https://www.bloomberg.com/news/articles ... -s-model-3
Five Things Wall Street Wants to Know About Tesla’s Model 3
All eyes are on the affordable electric sedan and whether production stumbles will continue.
Tesla Inc. reports third quarter earnings on Wednesday after the market closes. All eyes will be on news of the mass-market Model 3 and the electric car’s slower-than-expected production. What with SpaceX launches, Boring Co. tunnels, and even dark warnings about the threat of artificial intelligence, Chief Executive Officer Elon Musk already has a few irons in the fire.
But Tesla is the center of the Muskian universe, and the second half of 2017 was to be the test of whether he could make enough Model 3s, and make them fast enough, to justify the billions of dollars already spent. So far, things haven’t been going that well.
Wall Street analysts will likely have some questions.
1. What exactly are the “production bottlenecks” and are they primarily at Tesla’s gigafactory?
Tesla reported earlier this month that it had made just 260 Model 3 electric sedans in the third quarter, well below its 1,500-unit forecast, citing unspecified “production bottlenecks.” While much of the speculation has centered on the company’s auto plant in Fremont, Calif., its gargantuan facility in Nevada—where the batteries are made—is also a critical part of the production story. In an August letter to shareholders, Tesla stressed that the Model 3 drive units, as well as battery packs made with new cells, are being built on new manufacturing lines at the Gigafactory outside Reno...
2. How much cash has Tesla spent?
Tesla had roughly $3 billion in cash on hand at the end of the second quarter and tapped the debt markets in August, raising $1.8 billion in its debut bond sale. The company has always expected to spend heavily in the second half of the year on the Model 3 as kinks in the lines are worked out and production accelerates.
“We hope for a more detailed plan for the company’s expected cash burn,” wrote analyst Jeffrey Osborne of Cowen & Co. LLC in an Oct. 19 research note. The company “still has not provided a realistic plan for [capital expenditures] that reflects both the company’s ambitions as well as cash generating ability.”...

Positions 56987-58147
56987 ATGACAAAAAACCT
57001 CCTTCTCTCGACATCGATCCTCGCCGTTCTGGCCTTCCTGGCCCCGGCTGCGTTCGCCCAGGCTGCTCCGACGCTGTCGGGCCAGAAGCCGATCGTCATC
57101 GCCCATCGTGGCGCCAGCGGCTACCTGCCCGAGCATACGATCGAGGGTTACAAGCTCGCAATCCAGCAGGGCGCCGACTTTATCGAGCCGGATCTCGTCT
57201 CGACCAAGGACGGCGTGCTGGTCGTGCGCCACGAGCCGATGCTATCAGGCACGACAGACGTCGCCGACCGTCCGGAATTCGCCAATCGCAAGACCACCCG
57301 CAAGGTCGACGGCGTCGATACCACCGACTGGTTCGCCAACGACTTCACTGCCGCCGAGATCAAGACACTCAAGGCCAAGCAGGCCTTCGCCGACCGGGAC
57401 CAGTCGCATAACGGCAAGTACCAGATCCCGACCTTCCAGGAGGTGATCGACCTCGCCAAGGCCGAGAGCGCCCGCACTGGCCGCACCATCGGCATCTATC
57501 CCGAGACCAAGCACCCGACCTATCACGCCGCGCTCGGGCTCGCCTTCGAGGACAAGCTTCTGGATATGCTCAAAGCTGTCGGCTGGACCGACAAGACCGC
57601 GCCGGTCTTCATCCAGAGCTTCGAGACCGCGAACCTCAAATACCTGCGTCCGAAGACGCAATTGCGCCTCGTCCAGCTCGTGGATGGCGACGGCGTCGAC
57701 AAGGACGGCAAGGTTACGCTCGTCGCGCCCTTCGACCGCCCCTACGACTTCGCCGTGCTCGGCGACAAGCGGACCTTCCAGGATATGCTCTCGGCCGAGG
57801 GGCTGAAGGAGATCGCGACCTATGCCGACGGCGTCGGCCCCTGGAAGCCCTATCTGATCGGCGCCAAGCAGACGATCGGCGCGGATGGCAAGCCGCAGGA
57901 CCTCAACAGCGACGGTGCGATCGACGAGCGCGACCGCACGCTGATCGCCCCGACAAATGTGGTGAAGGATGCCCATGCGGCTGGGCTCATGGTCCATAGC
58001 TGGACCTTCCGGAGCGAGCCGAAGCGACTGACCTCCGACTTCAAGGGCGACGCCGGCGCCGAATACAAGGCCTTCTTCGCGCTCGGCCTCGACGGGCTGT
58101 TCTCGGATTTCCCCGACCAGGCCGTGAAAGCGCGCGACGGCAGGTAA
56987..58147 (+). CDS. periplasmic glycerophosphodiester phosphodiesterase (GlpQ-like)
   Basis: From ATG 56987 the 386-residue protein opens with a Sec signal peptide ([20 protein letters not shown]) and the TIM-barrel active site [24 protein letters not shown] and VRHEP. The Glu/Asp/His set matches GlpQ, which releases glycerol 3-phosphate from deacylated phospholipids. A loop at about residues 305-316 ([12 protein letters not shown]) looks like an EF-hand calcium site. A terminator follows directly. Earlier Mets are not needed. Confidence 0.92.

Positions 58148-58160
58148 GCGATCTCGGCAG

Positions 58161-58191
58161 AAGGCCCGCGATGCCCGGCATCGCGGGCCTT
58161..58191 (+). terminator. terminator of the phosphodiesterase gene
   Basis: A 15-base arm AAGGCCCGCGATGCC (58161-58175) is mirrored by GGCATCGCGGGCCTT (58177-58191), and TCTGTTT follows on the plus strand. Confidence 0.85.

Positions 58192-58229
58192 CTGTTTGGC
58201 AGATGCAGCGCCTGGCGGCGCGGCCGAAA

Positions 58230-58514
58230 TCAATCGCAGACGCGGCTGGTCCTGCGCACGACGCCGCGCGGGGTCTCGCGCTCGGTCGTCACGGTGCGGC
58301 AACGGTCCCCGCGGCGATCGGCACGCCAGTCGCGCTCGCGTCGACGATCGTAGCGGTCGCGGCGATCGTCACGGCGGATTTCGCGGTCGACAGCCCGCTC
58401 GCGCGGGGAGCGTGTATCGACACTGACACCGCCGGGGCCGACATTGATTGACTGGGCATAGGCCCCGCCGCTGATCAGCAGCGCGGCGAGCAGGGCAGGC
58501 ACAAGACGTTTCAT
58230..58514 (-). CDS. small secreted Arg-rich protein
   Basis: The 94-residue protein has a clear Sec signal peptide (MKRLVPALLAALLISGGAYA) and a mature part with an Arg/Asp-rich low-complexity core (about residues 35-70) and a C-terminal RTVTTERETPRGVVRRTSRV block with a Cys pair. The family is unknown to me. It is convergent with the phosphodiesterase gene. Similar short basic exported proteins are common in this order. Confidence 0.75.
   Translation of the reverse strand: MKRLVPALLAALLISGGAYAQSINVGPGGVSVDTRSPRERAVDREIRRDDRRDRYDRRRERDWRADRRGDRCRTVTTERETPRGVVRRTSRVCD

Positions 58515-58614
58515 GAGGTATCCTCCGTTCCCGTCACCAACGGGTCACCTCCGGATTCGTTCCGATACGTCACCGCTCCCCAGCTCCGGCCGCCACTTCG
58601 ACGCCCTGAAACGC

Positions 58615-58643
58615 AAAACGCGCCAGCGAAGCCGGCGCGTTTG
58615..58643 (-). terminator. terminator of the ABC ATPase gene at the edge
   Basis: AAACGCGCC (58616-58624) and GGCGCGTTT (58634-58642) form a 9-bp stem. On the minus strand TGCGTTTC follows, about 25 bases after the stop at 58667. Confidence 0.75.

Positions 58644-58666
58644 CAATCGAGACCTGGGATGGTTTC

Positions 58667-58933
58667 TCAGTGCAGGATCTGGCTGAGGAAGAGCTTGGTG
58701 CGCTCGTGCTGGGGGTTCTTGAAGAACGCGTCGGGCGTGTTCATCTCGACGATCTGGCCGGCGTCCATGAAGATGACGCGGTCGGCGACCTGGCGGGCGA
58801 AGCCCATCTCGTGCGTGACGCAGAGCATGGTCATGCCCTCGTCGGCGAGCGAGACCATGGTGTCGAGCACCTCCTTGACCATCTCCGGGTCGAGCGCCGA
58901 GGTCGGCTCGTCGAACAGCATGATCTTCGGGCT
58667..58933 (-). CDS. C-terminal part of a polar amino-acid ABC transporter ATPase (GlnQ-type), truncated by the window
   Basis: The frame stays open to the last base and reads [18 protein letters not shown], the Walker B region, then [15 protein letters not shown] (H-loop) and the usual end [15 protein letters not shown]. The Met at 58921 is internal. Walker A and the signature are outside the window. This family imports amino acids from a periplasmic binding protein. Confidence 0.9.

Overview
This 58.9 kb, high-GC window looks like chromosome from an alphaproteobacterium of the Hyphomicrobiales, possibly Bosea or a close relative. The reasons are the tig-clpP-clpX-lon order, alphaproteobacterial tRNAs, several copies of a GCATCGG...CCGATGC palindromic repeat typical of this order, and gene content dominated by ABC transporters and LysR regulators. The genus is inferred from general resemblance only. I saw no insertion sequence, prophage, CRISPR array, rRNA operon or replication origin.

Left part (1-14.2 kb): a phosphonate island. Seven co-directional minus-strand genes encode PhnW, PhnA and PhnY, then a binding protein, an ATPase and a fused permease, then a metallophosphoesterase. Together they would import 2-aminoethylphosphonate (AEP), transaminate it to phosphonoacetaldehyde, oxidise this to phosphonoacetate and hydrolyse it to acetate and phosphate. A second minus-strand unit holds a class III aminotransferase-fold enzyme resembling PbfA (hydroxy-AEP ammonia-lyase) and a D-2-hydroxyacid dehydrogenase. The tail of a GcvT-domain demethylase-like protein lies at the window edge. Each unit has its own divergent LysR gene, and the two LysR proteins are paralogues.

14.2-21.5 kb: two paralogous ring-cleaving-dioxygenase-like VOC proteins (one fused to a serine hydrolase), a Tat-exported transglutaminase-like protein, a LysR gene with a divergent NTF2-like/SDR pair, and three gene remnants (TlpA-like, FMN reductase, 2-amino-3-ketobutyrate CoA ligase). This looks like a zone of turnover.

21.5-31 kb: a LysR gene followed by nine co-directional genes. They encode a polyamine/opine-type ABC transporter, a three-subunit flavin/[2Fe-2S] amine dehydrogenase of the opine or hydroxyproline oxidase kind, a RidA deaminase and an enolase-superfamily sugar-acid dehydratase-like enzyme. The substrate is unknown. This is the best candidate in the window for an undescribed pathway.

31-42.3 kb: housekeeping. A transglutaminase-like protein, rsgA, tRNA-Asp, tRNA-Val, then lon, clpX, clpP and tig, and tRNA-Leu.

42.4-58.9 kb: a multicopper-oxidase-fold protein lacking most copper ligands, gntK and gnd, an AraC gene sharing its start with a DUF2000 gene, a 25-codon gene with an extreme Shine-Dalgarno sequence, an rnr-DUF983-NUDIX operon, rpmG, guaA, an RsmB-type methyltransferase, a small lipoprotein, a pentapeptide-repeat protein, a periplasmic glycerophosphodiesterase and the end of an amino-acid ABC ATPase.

IMO, the first two questions above and their interrelation are far more important than the others that you can see at the link.
TSLA has promised investors ~ a $ billion dollars a month in revenue from model 3 sales by December.
Obviously, the most significant question tomorrow will be how small the fraction of that amount will actually be delivered.
As to question #1 above, if the very detailed
report below is correct, It will be very difficult for TSLA to provide answers tomorrow that any investor, supplier, or model 3 reservation holder will want to hear:
https://dailykanban.com/2017/10/source- ... ction-hell
Source: Tesla Responsible For Model 3 “Production Hell”
Tesla has been vague about its reasons for missing its first full-quarter Model 3 production goals by more than 80%, blaming “bottlenecks” for the delay and “emphasizing” that “there are no fundamental issues with the Model 3 production or supply chain.” But according to a source familiar with the development and deployment of the Model 3 production system, Tesla’s rushed and disorganized approach made the current “production hell” inevitable.